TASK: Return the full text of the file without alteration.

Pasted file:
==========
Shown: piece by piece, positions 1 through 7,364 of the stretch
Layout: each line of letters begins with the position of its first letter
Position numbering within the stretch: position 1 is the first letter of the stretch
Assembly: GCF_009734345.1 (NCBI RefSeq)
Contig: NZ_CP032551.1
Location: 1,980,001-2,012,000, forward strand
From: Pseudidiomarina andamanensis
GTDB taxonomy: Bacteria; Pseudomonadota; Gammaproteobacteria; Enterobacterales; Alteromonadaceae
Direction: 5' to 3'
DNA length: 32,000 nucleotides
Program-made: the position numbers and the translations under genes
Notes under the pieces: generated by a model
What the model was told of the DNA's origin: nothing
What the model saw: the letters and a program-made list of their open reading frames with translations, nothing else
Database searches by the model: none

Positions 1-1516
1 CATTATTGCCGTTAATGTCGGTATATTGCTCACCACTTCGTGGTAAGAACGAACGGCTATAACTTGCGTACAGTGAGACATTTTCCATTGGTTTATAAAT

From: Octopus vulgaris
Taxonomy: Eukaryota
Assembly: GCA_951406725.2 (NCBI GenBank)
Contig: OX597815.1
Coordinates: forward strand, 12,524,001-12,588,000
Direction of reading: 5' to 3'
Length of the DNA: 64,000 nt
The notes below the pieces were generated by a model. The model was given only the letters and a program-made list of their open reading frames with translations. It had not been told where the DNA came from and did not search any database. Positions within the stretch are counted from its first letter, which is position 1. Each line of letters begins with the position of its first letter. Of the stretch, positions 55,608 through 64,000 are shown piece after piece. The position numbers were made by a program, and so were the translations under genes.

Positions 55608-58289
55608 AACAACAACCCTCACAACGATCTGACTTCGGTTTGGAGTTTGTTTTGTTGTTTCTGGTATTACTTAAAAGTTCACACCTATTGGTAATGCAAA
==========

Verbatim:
Shown: piece by piece, positions 1 through 7,364 of the stretch
Layout: each line of letters begins with the position of its first letter
Position numbering within the stretch: position 1 is the first letter of the stretch
Assembly: GCF_009734345.1 (NCBI RefSeq)
Contig: NZ_CP032551.1
Location: 1,980,001-2,012,000, forward strand
From: Pseudidiomarina andamanensis
GTDB taxonomy: Bacteria; Pseudomonadota; Gammaproteobacteria; Enterobacterales; Alteromonadaceae
Direction: 5' to 3'
DNA length: 32,000 nucleotides
Program-made: the position numbers and the translations under genes
Notes under the pieces: generated by a model
What the model was told of the DNA's origin: nothing
What the model saw: the letters and a program-made list of their open reading frames with translations, nothing else
Database searches by the model: none

Positions 1-1516
1 CATTATTGCCGTTAATGTCGGTATATTGCTCACCACTTCGTGGTAAGAACGAACGGCTATAACTTGCGTACAGTGAGACATTTTCCATTGGTTTATAAAT

From: Octopus vulgaris
Taxonomy: Eukaryota
Assembly: GCA_951406725.2 (NCBI GenBank)
Contig: OX597815.1
Coordinates: forward strand, 12,524,001-12,588,000
Direction of reading: 5' to 3'
Length of the DNA: 64,000 nt
The notes below the pieces were generated by a model. The model was given only the letters and a program-made list of their open reading frames with translations. It had not been told where the DNA came from and did not search any database. Positions within the stretch are counted from its first letter, which is position 1. Each line of letters begins with the position of its first letter. Of the stretch, positions 55,608 through 64,000 are shown piece after piece. The position numbers were made by a program, and so were the translations under genes.

Positions 55608-58289
55608 AACAACAACCCTCACAACGATCTGACTTCGGTTTGGAGTTTGTTTTGTTGTTTCTGGTATTACTTAAAAGTTCACACCTATTGGTAATGCAAA